Summer may be real estate’s busy season, but winter offers great opportunities for buying a house, especially for renters looking to become homeowners, growing families trading up to larger houses and baby boomers seeking homes to fit their evolving lifestyles.
Generally speaking, your housing choices during the late fall are still healthy. October and November are great months to go house hunting. December is usually sparse, market-wise, but if that fits your timeline, you could luck out.
The benefits to buying a house at the end of the year include the following:
1. Tax savings
If you close by December 31, you can deduct mortgage interest, property taxes, points on your loan and interest costs. These deductions are significant, especially in the early years of your loan when you’re paying off a lot of interest.
2. Motivated sellers
Many sellers want to enjoy tax savings on the next home they purchase. They may accept lower bids in order to meet Uncle Sam’s deadlines. However, if you’re in a strong seller’s market, you’ll want to be conservative and heed advice from your real estate professional.
3. Builder incentives
If you’re buying a house that is brand new, there’s a good chance builders may push to close the books on their year—and meet quotas. They may offer upgrades or little extras to sell houses before the calendar turns.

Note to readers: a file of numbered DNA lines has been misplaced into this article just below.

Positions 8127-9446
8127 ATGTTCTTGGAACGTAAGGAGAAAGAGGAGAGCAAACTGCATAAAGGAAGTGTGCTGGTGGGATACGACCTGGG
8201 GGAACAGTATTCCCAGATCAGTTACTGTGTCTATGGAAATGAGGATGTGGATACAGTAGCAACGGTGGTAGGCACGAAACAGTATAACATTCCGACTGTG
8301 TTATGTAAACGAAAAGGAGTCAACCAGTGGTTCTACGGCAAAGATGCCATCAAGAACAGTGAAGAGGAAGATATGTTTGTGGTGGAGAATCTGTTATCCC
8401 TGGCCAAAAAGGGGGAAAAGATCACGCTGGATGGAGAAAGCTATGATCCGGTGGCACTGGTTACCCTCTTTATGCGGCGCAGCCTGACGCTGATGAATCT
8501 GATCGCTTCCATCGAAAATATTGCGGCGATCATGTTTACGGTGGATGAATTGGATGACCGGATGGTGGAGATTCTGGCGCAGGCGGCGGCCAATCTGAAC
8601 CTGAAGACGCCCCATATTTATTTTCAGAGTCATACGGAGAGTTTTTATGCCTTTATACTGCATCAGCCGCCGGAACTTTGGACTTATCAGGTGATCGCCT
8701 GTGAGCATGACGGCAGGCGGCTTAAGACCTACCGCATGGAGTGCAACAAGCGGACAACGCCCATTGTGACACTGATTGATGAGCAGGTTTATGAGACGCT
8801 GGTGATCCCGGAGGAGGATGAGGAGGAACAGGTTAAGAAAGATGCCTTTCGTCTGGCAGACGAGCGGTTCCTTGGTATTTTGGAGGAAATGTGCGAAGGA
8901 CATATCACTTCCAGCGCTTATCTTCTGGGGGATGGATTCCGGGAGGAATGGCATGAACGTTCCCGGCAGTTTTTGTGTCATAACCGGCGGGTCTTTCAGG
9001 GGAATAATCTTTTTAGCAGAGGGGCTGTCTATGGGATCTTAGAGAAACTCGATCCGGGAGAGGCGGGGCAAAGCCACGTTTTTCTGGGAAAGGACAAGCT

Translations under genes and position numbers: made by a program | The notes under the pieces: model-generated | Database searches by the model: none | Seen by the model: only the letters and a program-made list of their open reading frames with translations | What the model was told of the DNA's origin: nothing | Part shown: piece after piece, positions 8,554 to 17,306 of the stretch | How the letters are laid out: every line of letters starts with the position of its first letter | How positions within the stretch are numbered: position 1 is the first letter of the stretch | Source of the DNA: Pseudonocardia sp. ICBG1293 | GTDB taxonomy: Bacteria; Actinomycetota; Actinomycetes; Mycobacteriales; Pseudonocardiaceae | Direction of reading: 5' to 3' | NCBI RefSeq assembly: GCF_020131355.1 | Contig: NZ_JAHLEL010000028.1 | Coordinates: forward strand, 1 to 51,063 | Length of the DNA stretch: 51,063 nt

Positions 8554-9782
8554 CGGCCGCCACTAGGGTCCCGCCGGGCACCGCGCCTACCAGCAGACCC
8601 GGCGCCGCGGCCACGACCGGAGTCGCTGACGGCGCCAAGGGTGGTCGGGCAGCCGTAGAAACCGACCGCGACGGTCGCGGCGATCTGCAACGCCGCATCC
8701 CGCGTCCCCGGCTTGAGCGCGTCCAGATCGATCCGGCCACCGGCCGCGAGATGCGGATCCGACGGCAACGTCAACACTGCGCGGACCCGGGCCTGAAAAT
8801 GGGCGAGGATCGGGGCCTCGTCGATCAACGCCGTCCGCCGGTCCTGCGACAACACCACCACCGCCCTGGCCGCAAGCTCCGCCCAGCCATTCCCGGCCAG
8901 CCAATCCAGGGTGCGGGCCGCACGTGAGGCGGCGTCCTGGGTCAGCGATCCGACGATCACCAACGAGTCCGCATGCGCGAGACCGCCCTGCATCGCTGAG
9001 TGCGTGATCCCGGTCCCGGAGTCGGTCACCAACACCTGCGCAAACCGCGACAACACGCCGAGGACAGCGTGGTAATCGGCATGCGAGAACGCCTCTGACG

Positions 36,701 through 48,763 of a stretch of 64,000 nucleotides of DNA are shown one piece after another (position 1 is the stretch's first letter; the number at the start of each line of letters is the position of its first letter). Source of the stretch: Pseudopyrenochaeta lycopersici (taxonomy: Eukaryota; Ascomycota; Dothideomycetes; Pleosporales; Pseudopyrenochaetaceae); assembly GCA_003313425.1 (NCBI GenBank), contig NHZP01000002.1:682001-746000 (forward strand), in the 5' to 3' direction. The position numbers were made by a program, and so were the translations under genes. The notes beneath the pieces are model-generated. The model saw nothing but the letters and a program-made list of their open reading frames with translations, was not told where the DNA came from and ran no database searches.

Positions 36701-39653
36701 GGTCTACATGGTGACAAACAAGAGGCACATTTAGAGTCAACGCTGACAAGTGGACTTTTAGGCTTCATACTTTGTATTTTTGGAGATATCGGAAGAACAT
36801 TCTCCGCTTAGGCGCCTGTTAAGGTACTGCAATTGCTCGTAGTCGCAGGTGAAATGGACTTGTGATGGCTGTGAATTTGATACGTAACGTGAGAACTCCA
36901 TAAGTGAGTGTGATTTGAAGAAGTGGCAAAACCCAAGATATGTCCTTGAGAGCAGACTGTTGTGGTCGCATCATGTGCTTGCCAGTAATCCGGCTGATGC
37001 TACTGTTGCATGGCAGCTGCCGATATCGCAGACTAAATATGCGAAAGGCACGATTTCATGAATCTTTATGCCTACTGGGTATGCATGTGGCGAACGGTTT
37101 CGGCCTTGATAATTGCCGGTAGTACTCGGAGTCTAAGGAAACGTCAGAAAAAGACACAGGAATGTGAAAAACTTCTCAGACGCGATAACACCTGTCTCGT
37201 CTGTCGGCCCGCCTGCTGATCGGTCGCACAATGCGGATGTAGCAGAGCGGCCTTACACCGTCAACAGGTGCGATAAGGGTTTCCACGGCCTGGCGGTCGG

4. Available movers
Many moving companies are booked six weeks or more in advance during the busy summer months. In the fall and winter, it’s normally easier to secure the services of a moving company or rental equipment on shorter notice.
5. Paying toward something you own
If you’re renting, your monthly check goes toward something that will last you a month: You’ll never see any return on that money. When you buy a house, your monthly mortgage payment goes toward an investment—and ultimately a roof that’s yours.
6. Consistent payments
Landlords can increase your rent. Once you secure a mortgage, you can rely on consistent payments if you have a fixed-rate loan.
7. Freedom to renovate
Modernize your kitchen, paint your home’s exterior neon orange, change your fixtures orreplace your carpeting; whatever inspires you, no one can tell you, “No!”
8. Gaining equity
In the beginning, most of your payment goes toward interest. But gradually more will go toward paying off your principal, meaning you build up equity—or savings—in your home. Another factor in equity is appreciation: As home values rise, so does your rate of equity.
WHY USE A LOCAL REALTOR?